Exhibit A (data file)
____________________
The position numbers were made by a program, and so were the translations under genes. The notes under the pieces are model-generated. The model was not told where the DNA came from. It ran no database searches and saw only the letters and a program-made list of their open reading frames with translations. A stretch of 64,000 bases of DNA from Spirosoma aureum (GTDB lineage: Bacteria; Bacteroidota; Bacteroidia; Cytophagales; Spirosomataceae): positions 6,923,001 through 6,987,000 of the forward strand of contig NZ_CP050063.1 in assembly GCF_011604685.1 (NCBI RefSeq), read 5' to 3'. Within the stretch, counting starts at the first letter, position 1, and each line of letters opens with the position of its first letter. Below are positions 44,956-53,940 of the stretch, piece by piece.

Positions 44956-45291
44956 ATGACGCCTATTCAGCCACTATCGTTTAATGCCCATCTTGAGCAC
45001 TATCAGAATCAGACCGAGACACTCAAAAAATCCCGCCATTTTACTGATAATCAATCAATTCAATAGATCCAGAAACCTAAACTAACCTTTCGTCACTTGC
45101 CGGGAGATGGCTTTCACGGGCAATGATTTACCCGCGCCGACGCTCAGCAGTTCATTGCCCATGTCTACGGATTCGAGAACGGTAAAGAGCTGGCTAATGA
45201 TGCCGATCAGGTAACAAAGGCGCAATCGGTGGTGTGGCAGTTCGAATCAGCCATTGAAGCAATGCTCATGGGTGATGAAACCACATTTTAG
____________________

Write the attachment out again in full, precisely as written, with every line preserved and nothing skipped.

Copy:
The position numbers were made by a program, and so were the translations under genes. The notes under the pieces are model-generated. The model was not told where the DNA came from. It ran no database searches and saw only the letters and a program-made list of their open reading frames with translations. A stretch of 64,000 bases of DNA from Spirosoma aureum (GTDB lineage: Bacteria; Bacteroidota; Bacteroidia; Cytophagales; Spirosomataceae): positions 6,923,001 through 6,987,000 of the forward strand of contig NZ_CP050063.1 in assembly GCF_011604685.1 (NCBI RefSeq), read 5' to 3'. Within the stretch, counting starts at the first letter, position 1, and each line of letters opens with the position of its first letter. Below are positions 44,956-53,940 of the stretch, piece by piece.

Positions 44956-45291
44956 ATGACGCCTATTCAGCCACTATCGTTTAATGCCCATCTTGAGCAC
45001 TATCAGAATCAGACCGAGACACTCAAAAAATCCCGCCATTTTACTGATAATCAATCAATTCAATAGATCCAGAAACCTAAACTAACCTTTCGTCACTTGC
45101 CGGGAGATGGCTTTCACGGGCAATGATTTACCCGCGCCGACGCTCAGCAGTTCATTGCCCATGTCTACGGATTCGAGAACGGTAAAGAGCTGGCTAATGA
45201 TGCCGATCAGGTAACAAAGGCGCAATCGGTGGTGTGGCAGTTCGAATCAGCCATTGAAGCAATGCTCATGGGTGATGAAACCACATTTTAG